I think the distinguishing factor of a true bonsai artist is represented in someone like Peter Adams. His had the ability to see the true potential within a piece of material and then have the skill to bring those designs to life through his sketches. I am very thankful I was able to have spent time with Peter Adams, if ever so briefly, because I am now challenged to look for all the possibilities within a bonsai, just like he did.
Earlier this year I had the amazing opportunity to spend a week with Ryan Neil at his bonsai garden just outside Portland, OR. The week consisted of being surrounded by some of the most awesome native material I’ve ever seen. Each day was spent in the workshop with Ryan and his French apprentice JP, styling one ancient tree after another. Here are just a few of the photos from my week.
Day 2. The Garden
Day 3: Project tree
Once the wood had been cleaned, Ryan began setting the major branches in place.Once the structural branches were set in place I continued wiring the smaller branches. This took the better part of several days.
Day 5: The Greenhouse
The greenhouse contained trees that had recently repotted or wired. This tree was very special because it came from John Naka’s collection. Even though I get to work on the 6 Naka trees at the Museum, I still have goosebumps when seeing any tree from the Naka collection.
Watch Ryan’s grafting technique here.
Day 6: Here comes the sun.
Day 7: Photoshoot
At the end of the week it was time to assess all that we got done.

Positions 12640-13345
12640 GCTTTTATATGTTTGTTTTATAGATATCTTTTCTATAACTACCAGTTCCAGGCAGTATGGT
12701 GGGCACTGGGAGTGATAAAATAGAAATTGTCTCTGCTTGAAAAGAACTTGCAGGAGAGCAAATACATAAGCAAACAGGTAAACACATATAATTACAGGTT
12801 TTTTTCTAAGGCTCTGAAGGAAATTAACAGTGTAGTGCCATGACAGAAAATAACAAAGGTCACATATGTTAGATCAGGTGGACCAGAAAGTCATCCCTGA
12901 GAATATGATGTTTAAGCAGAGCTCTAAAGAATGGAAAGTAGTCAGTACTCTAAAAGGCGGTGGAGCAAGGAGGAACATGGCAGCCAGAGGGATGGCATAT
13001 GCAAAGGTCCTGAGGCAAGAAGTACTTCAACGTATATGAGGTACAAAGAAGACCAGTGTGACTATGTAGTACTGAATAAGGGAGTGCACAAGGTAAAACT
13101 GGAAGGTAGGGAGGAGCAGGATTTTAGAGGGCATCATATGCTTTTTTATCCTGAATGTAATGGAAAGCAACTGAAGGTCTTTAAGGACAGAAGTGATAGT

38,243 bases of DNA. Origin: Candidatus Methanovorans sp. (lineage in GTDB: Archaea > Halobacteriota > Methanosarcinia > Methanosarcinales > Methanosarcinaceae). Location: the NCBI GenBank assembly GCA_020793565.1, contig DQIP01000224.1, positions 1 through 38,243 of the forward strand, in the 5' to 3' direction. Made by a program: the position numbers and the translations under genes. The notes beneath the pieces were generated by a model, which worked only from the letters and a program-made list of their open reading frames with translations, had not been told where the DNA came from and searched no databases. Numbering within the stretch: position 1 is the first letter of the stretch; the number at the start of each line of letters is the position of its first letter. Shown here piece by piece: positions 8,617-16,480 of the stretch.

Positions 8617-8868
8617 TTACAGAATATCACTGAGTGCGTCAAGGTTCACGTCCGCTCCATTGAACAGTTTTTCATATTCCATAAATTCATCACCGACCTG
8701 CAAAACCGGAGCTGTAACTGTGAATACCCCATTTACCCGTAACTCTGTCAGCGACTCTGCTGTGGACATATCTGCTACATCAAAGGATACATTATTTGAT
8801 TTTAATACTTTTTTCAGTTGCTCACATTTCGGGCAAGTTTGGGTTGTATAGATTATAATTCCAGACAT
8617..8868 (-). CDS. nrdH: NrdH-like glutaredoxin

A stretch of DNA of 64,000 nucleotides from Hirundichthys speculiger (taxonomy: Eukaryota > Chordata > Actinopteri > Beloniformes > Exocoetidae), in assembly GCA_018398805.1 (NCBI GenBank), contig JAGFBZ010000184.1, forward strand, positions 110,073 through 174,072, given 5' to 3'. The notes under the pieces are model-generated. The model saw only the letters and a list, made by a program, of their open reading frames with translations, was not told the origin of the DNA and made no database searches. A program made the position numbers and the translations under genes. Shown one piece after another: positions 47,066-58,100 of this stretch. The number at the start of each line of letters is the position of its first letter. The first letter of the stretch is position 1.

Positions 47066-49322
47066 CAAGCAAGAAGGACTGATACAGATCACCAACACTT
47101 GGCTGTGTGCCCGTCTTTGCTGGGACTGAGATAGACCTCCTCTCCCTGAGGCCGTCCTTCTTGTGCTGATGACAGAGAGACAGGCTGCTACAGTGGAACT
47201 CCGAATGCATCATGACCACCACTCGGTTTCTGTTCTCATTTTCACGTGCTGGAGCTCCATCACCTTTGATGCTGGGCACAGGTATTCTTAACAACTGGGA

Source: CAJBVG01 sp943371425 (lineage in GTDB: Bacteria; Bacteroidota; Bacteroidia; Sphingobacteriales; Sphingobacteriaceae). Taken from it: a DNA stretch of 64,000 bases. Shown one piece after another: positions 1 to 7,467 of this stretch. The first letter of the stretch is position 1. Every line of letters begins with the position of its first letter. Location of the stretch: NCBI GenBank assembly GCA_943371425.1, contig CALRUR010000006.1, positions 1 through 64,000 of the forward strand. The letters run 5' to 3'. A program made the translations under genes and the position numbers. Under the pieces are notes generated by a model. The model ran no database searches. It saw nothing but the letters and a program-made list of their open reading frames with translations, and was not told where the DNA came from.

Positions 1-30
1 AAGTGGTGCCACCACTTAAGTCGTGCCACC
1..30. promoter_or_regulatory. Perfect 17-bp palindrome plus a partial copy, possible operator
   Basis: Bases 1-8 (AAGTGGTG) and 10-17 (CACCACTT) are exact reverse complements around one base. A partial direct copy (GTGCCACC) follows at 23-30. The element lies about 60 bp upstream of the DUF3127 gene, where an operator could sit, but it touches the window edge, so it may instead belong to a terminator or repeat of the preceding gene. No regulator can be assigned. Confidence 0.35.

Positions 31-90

I want to thank Ryan for his generosity and hospitality in inviting me to his place. I have been to numerous bonsai gardens but Bonsai Mirai is a truly magical place. If your wanting to take you bonsai skills to the next level, plan a trip to spend a week at Bonsai Mirai.
After viewing the Huntington’s Bonsai Collection and viewing stone exhibit, I made my way to the Ikebana House in search of American suiseki history. Inside was an exhibit featuring the viewing stones of Bob Watson, former head of the Huntington’s Japanese Garden and American suiseki pioneer. All following text is taken from the various labels within the exhibit which was written and curated by Jim Greaves, founder of the American Viewing Stone Resource Center.
‘Suiseki’ at the Ikebana House.
Robert Watson first exhibited ‘suiseki’, a “display of beautiful and unusual stones created solely by nature” in this Ikebana House in November of 1975. The recorded attendance for the week was an astonishing 2538 visitors with 171 recorded as attending his lecture on suiseki. There was a second show in the Ikebana House in 1976 and others through at least 1979 (recorded attendance of 600), but records of the stone exhibits are confusing and incomplete. There are enticing newspaper references to sponsorship by “the San Gabriel Valley Suiseki Club”, including a partial list of participating members. However, of these, only Cliff Johnson remembers exhibiting with Bob and he does not recall any such club. We assume the name was simply coined for one of the exhibits when other friends exhibited a few stones along with Bob.
With the exception of a few local newspapers clippings that feature one or two of the stones, no photographs have been found of any of these early exhibits in the Ikebana House. Various accounts note the Tiger Stone, Rain Shelter, Pinnacles, Castle on the Rhine, Glacier, Frozen Wave, and the large Butte (from Palos Verdes). We have labeled these cited stones and marked with a dot those stones for which photographs appeared in local papers. It is very likely that most of the stones you see mounted on daiza (custom fitted wooden bases) were shown in one or more of his exhibits. Bob’s original ‘poetic’ titles are printed in Bold.